Do online review sites like have to comply with court orders directed at people who post false and defamatory reviews about others? An appellate court in Los Angeles has said yes.

In Hassell v. Bird, the defendant, Bird, was found to have posted negative reviews on Yelp containing false statements about her former lawyer, Hassell. When the lawyer asked Ms. Bird to remove the posts, she threatened to post even more negative reviews – and did so.

That prompted Hassell to sue Ms. Bird for defamation and related claims. Ultimately the trial court awarded a default judgment against Bird, finding her liable for defamation. It issued an injunction ordering both her and Yelp to remove the reviews, and ordered Bird to pay damages.

Yelp appealed, seeking to vacate the trial court’s removal order on several grounds.

It contended that the order violated due process, because Yelp was not even a party to the court case. It also said the order violated its First Amendment rights “to distribute the speech of others.”

In addition, Yelp argued that the order was barred by Section 230 of the Communications Decency Act (CDA), which extends  immunity from liability to both providers and users of “interactive computer services” which publish information provided by others.

The protection provided by the CDA is why sites like Yelp, Angie’s List, Amazon and hundreds of others are free to post false and defamatory reviews which, if printed in a newspaper or magazine, could trigger a lawsuit for libel.

The appellate ruling, written by Judge Ignazio John Ruvolo of California’s First District Court of Appeal, rejected all of Yelp’s arguments.

The order did not violate due process even though Yelp was not a party to the original lawsuit. The trial court issued an injunction, and under California law an injunction can apply to a nonparty if the court finds it has a relationship to the enjoined party.

(The ruling noted that Yelp’s own terms of service require its users not to post a “fake or defamatory review,” which the trial court had found Bird’s reviews to be. In fact, it pointed out, Yelp “explicitly” promoted one of her negative reviews, and downplayed positive reviews of Hassell.)

The removal order was not unconstitutional prior restraint of speech, the appellate ruling said.

An order prohibiting a party from making a statement, even a false one, is an unconstitutional intrusion on free speech. But defamation is not protected by the First Amendment, the ruling noted, and the trial court had already ruled that Bird’s statements were defamatory.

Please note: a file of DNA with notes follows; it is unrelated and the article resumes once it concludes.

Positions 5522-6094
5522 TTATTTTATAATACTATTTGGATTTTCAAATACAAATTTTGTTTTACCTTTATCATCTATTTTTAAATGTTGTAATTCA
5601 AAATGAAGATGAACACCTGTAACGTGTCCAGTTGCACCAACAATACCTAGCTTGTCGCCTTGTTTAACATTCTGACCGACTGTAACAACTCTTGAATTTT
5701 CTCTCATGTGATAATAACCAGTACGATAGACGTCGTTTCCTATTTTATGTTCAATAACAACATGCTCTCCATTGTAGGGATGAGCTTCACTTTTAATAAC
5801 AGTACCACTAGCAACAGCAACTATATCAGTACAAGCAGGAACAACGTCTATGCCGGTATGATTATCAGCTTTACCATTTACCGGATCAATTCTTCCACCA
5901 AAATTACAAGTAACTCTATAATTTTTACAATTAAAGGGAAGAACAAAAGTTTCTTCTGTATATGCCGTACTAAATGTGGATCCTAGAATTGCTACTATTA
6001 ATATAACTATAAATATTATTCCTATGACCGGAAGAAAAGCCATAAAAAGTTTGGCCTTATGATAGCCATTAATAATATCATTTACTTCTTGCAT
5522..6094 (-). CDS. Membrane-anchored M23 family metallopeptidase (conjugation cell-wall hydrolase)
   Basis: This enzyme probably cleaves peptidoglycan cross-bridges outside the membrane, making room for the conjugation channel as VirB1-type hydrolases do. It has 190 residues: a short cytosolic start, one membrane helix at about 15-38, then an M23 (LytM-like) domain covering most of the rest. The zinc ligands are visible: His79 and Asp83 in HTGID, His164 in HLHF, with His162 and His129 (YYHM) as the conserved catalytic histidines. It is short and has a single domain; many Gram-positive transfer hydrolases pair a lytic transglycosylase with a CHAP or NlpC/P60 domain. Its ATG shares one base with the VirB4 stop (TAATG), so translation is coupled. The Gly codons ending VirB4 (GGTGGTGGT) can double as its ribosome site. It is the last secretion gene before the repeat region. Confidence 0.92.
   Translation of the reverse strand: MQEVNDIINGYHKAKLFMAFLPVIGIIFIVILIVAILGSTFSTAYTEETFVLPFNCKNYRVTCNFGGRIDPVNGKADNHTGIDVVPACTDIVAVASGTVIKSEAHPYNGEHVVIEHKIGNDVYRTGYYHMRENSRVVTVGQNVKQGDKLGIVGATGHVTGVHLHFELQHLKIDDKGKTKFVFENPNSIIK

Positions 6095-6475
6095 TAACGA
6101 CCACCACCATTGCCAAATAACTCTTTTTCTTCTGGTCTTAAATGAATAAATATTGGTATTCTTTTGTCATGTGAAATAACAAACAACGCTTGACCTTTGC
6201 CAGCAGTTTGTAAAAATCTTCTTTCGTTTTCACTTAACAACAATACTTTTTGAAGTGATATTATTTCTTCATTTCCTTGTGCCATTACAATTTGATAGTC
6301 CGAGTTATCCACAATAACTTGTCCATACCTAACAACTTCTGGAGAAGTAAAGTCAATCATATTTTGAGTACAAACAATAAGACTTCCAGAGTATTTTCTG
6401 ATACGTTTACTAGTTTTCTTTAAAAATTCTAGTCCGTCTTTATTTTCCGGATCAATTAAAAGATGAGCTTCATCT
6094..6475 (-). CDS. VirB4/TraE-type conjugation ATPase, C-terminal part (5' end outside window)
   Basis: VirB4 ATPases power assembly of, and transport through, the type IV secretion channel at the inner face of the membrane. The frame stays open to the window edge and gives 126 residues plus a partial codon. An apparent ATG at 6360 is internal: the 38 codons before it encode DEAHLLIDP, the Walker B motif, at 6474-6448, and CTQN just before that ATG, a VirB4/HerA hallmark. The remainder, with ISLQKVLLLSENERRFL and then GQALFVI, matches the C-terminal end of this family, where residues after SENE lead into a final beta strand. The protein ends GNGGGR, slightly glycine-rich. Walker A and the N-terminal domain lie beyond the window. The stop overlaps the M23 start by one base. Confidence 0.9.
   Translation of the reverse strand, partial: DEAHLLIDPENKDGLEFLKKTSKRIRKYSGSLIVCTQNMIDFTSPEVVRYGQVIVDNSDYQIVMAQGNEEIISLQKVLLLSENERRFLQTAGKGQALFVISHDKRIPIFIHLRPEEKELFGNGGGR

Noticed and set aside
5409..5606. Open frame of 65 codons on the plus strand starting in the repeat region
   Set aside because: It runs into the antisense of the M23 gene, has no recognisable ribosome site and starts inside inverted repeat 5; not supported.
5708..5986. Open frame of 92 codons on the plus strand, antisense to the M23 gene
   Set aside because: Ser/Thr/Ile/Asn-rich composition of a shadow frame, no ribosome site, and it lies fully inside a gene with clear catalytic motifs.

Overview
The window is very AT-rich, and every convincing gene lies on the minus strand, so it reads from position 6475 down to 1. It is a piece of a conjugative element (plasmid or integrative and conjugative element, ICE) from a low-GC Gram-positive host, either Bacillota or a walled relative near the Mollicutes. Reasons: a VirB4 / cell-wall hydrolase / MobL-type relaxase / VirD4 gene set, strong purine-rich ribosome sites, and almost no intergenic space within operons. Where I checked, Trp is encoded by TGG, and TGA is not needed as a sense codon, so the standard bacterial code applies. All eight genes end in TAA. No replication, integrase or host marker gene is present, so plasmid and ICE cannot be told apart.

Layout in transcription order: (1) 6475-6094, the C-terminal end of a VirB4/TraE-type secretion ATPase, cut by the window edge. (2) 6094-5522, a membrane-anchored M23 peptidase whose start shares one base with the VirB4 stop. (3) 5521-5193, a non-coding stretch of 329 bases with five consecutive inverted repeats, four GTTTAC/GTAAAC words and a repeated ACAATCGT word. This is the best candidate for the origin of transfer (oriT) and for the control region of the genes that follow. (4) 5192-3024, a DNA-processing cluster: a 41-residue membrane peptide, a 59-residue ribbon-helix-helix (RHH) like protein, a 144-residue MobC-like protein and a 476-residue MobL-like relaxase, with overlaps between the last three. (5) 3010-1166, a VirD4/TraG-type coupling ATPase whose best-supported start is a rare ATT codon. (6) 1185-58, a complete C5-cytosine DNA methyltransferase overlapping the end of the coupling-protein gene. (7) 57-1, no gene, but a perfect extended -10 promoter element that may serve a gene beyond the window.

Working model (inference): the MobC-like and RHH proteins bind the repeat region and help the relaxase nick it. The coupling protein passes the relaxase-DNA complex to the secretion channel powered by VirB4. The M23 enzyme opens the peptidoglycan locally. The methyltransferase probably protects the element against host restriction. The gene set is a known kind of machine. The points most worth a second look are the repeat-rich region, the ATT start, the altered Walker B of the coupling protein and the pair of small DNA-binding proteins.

However, the injunction cannot require Yelp to remove any subsequent comments about the lawyer from Bird or anyone else – which the trial court had included in its order – because such an order would be unconstitutional.

What about the broad immunity granted by Section 230 of the CDA?  

The appellate court determined that it did not apply here, because the trial court’s ruling did not impose any liability on Yelp. Hassell sued Bird, not Yelp, and was awarded damages and injunctive relief against Bird, not Yelp.

The CDA, it noted, does not restrict a court from directing an internet service provider to comply with a judgment which “enjoins the originator of defamatory statements” published on the provider’s website.

In fact, Section 230 states that it should not be “construed to prevent any State from enforcing any State law that is consistent with this section.” Since California law empowers courts to issue injunctions preventing the repetition of statements found to be defamatory, and to enforce those injunctions against non-parties (Yelp, in this case), the ruling is not barred by the CDA.

As a result, the appellate court said, the order compelling Yelp to remove the offending reviews is enforceable.

The advent of social media has seemingly spawned a whole new world in which virtually everyone is free to say anything about anyone online. The law appears to be slowly playing catch-up. At least in this instance, the court decided that some rules must apply.

M. Laurie Murphy